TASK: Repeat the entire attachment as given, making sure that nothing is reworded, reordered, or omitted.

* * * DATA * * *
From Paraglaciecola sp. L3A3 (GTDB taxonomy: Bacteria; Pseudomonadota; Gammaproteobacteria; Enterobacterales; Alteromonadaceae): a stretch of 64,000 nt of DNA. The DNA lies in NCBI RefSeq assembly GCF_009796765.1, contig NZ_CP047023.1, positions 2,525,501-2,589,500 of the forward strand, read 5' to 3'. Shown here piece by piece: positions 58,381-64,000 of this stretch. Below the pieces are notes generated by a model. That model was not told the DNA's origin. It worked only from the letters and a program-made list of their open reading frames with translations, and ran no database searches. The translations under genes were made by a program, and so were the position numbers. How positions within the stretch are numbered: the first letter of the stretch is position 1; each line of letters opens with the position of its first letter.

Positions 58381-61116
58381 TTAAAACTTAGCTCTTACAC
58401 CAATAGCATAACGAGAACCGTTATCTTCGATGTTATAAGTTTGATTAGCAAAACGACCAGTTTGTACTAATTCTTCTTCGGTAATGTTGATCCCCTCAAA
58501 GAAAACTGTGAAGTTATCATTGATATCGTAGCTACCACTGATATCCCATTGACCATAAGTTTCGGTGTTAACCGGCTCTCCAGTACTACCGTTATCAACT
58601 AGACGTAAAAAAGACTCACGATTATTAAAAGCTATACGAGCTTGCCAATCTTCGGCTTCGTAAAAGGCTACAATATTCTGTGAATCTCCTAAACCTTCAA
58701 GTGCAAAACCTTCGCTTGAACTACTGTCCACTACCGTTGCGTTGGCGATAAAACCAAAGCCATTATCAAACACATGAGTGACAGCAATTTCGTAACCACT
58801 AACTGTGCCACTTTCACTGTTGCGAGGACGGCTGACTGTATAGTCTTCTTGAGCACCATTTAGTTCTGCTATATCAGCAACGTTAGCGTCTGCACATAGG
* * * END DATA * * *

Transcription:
From Paraglaciecola sp. L3A3 (GTDB taxonomy: Bacteria; Pseudomonadota; Gammaproteobacteria; Enterobacterales; Alteromonadaceae): a stretch of 64,000 nt of DNA. The DNA lies in NCBI RefSeq assembly GCF_009796765.1, contig NZ_CP047023.1, positions 2,525,501-2,589,500 of the forward strand, read 5' to 3'. Shown here piece by piece: positions 58,381-64,000 of this stretch. Below the pieces are notes generated by a model. That model was not told the DNA's origin. It worked only from the letters and a program-made list of their open reading frames with translations, and ran no database searches. The translations under genes were made by a program, and so were the position numbers. How positions within the stretch are numbered: the first letter of the stretch is position 1; each line of letters opens with the position of its first letter.

Positions 58381-61116
58381 TTAAAACTTAGCTCTTACAC
58401 CAATAGCATAACGAGAACCGTTATCTTCGATGTTATAAGTTTGATTAGCAAAACGACCAGTTTGTACTAATTCTTCTTCGGTAATGTTGATCCCCTCAAA
58501 GAAAACTGTGAAGTTATCATTGATATCGTAGCTACCACTGATATCCCATTGACCATAAGTTTCGGTGTTAACCGGCTCTCCAGTACTACCGTTATCAACT
58601 AGACGTAAAAAAGACTCACGATTATTAAAAGCTATACGAGCTTGCCAATCTTCGGCTTCGTAAAAGGCTACAATATTCTGTGAATCTCCTAAACCTTCAA
58701 GTGCAAAACCTTCGCTTGAACTACTGTCCACTACCGTTGCGTTGGCGATAAAACCAAAGCCATTATCAAACACATGAGTGACAGCAATTTCGTAACCACT
58801 AACTGTGCCACTTTCACTGTTGCGAGGACGGCTGACTGTATAGTCTTCTTGAGCACCATTTAGTTCTGCTATATCAGCAACGTTAGCGTCTGCACATAGG